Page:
- This song is about Los Angeles. It exposes the dark side of the city many people encounter when they go there to pursue fame. Guns N' Roses knew this side of the city well: in 1985, they lived in a place on Sunset Boulevard in Los Angeles that they called "Hell House." The house was often filled with drugs, alcohol and groupies.
- Axl Rose wrote the lyrics when he was in Seattle, which gave him some perspective on the size of Los Angeles.
- Slash (from the notes to Guns N' Roses: The Hits): "I was at my house and I had that riff happening and Axl came over and he got those lyrics together, and then the band sort of arranged it. We got an arrangement for the whole band, 'cause that's how we work. Someone comes in with an idea and someone else has input and in that way everyone's happy. That came together really quickly too, that was arranged in one day."
- In 2007 Rolling Stone magazine ran a feature on the 20th anniversary of Appetite For Destruction. They explained that a famous lyrics from this song originated when Axl Rose spent a night in a Queens schoolyard before joining the band. Said Rose: "This black guy said, 'You're in the jungle! You gonna die.'"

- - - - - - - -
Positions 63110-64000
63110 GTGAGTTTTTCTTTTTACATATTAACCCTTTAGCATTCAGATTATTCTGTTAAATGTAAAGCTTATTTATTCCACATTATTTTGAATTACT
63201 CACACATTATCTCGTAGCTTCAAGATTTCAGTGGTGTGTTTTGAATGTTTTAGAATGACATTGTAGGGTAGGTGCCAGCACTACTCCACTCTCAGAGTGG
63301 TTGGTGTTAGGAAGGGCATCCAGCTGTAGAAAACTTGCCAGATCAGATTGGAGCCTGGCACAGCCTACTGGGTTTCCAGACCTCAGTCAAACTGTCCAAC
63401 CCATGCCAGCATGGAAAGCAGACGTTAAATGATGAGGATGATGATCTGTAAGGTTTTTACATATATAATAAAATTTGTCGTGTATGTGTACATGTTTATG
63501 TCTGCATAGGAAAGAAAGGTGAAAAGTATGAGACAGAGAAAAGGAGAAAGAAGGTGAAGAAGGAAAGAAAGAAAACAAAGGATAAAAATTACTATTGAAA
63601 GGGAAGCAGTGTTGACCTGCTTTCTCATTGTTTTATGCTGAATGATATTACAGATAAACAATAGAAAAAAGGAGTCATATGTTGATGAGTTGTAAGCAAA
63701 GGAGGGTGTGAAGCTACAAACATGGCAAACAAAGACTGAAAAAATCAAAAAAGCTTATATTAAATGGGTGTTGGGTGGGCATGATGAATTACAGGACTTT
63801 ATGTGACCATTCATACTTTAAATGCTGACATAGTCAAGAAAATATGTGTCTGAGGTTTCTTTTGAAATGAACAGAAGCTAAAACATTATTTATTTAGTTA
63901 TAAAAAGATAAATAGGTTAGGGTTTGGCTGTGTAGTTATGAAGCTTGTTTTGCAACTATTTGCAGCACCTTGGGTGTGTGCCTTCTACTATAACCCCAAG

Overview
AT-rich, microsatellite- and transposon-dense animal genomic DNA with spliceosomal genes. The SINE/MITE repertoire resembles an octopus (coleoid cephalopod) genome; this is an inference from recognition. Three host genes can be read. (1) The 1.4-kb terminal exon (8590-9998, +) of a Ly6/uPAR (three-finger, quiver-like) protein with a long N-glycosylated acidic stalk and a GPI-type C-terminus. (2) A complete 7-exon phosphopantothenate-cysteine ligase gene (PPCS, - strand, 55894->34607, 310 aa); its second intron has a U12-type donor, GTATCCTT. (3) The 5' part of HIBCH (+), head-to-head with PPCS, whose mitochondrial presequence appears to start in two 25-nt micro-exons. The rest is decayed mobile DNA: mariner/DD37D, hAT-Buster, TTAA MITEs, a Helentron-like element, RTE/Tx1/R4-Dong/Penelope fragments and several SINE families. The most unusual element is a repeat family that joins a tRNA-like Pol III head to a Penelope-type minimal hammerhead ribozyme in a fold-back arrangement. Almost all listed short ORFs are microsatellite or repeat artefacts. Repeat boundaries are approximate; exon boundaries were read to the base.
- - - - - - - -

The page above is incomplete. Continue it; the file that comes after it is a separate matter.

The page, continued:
- On 93.1 WIBC FM, a radio station in Indianapolis, Indiana, Jake Query, a friend of Axle Rose, gave a different account, saying: "When Axl Rose hitchhiked to Los Angeles, California, on the last leg, a truck driver drove him to Los Angeles, and when Rose got out of the truck, the truck driver said, 'Welcome to the Jungle."
- When this was released as a single in 1987, it charted in England but flopped in America. It finally became a hit in the US when they re-released it in October 1988 after "Sweet Child O' Mine" hit #1.
- Slash re-recorded his guitar parts as he was dissatisfied with his first attempts. To produce the vicious yet pure tone, the Guns 'N' Roses gunslinger used a Les Paul '59 replica plugged into a Marshall JCM aided most probably by some Jack Daniels.
- The video was shot at Park Plaza and 450 South La Brea in Hollywood. The band's first video, it was very successful, winning at the 1988 MTV Video Music Awards for Best New Artist Video. Guns N' Roses performed the song on the show.
- When Axl says "My Serpentine," he's describing his famous dance, which he copied from Richard Black, lead singer of the band Shark Island.
- This song caused further tension between Axl Rose and Slash in 2001 when Slash wanted to let the producers of Black Hawk Down use it in their movie, but Axl refused unless he could re-record it with the new members of Guns N' Roses (the old members would have lost out on royalties). After Axl formed a new version of the band in 2001, things got testy between him and the previous members, and Axl has blocked use of their songs in movies.
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